No governmental subdivision or agency may enact or enforce a law that makes any conduct covered by this code an offense subject to a criminal penalty. . . .
The Penal Code and article 4477-6a were enacted subsequent to the most recent amendment of article 2372m, and notwithstanding its failure to expressly so provide, we believe the 1979 legislation worked a partial repeal of article 2372m to the extent of conflict. See Attorney General Opinion M-1150 (1972). Harris County is thus subject to the provisions of article 4477-6a, V.T.C.S., and must comply with its requirements. Section 5 thereof provides:
(a) The local health authority shall quarantine for at least 10 days any animal that the authority has probable cause to believe is rabid or has attacked an individual.
. . . .
(f) . . . The local health authority may sell and retain the proceeds, keep, grant, or destroy an animal that the owner or custodian does not take possession of on or before the 15th day following the final day of the quarantine.
The '15 day' requirement applies only to animals not diagnosed as rabid and for whom an owner does not make other arrangements. Owners of animals quarantined are required by the act to pay to the local health authority the reasonable costs of quarantining and disposing of the animal. Id. If an owner has not done so within the 15 day period, the health authority may take action as allowed by the statute. Rule 301.58.03.008(a) of the Texas Department of Health, published March 4, 1980, in Volume 5, No. 17 of the Texas Register specifies that unowned animals may be destroyed for purposes of rabies diagnosis prior to the end of the quarantine period, and that owned animals may be disposed of according to written agreements with the owners, and rule 301.58.03.007(a) allows local health authorities to permit home quarantine of owned animals under certain conditions. Thus, it will not be necessary for Harris County to hold animals for the additional 15 day period in every case.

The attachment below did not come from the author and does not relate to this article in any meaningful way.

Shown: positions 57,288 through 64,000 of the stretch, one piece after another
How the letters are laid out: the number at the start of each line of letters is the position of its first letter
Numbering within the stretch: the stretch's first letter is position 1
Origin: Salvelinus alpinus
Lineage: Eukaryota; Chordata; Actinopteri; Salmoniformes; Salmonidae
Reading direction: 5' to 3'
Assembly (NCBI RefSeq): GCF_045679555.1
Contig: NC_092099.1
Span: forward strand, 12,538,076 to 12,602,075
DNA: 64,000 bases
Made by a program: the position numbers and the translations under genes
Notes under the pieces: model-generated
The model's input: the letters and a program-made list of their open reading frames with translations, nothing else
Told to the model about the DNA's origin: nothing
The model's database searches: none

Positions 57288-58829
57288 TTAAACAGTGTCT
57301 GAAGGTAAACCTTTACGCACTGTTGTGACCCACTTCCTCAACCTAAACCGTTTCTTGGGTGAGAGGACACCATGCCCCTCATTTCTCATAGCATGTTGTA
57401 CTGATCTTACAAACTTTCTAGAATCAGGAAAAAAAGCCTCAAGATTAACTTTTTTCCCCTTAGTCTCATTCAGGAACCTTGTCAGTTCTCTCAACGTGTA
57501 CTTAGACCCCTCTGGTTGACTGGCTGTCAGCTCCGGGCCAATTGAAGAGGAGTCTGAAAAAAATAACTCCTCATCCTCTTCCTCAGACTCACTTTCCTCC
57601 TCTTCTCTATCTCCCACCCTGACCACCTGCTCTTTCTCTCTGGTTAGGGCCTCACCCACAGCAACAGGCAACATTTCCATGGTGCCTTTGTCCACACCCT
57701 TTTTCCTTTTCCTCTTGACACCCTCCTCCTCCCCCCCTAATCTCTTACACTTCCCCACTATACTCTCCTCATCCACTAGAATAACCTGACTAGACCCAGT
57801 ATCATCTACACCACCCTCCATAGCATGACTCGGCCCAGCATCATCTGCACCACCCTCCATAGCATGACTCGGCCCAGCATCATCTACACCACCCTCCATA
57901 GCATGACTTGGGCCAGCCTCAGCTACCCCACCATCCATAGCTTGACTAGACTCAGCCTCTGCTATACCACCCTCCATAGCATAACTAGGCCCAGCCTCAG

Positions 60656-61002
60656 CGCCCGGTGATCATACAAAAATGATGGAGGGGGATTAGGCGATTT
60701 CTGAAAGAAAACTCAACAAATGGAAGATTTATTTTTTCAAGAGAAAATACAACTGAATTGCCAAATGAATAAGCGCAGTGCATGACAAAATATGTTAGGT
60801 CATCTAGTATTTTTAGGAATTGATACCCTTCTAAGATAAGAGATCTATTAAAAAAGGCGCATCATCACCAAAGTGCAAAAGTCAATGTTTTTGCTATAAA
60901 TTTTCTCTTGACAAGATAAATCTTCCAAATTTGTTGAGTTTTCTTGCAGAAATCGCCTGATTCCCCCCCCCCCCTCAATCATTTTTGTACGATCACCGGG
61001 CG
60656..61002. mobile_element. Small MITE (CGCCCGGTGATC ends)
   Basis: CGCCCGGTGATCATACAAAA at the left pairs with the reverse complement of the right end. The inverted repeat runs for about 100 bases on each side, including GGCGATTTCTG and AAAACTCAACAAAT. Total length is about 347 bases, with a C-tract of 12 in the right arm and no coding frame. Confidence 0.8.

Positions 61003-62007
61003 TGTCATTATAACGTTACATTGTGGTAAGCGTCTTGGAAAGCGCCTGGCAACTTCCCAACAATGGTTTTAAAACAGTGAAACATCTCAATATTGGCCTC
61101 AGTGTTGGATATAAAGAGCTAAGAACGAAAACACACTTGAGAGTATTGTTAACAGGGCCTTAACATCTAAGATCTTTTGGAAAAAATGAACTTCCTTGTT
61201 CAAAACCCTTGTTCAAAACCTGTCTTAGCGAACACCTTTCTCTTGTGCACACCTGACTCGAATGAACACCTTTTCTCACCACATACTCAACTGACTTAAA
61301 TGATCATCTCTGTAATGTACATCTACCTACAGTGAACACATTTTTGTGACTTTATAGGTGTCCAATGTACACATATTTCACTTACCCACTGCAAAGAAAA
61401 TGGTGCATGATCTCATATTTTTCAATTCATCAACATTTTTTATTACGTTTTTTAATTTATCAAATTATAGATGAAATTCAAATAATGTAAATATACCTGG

The fact that the county has contracted for use of city of Houston facilities and services in its rabies control effort does not alter the situation. Article 4477-6a, V.T.C.S., is applicable to cities as well as counties. The provisions of the statute govern quarantine facilities and practices of the city of Houston employed for the account of Harris County. See Tex. Dept. of Health, Rule 301.58.03.008, 5 Tex. Reg. 814 (1980) (Rabies Control and Eradication Rule). Cf. Attorney General Opinion MW-113 (1979).
Harris County is subject to the rabies control and eradication provisions of article 4477-6a, V.T.C.S.
Very truly yours,
Attorney General of Texas
John W. Fainter, Jr.
First Assistant Attorney General
Richard E. Gray III
Executive Assistant Attorney General
Prepared by Bruce Youngblood
Assistant Attorney General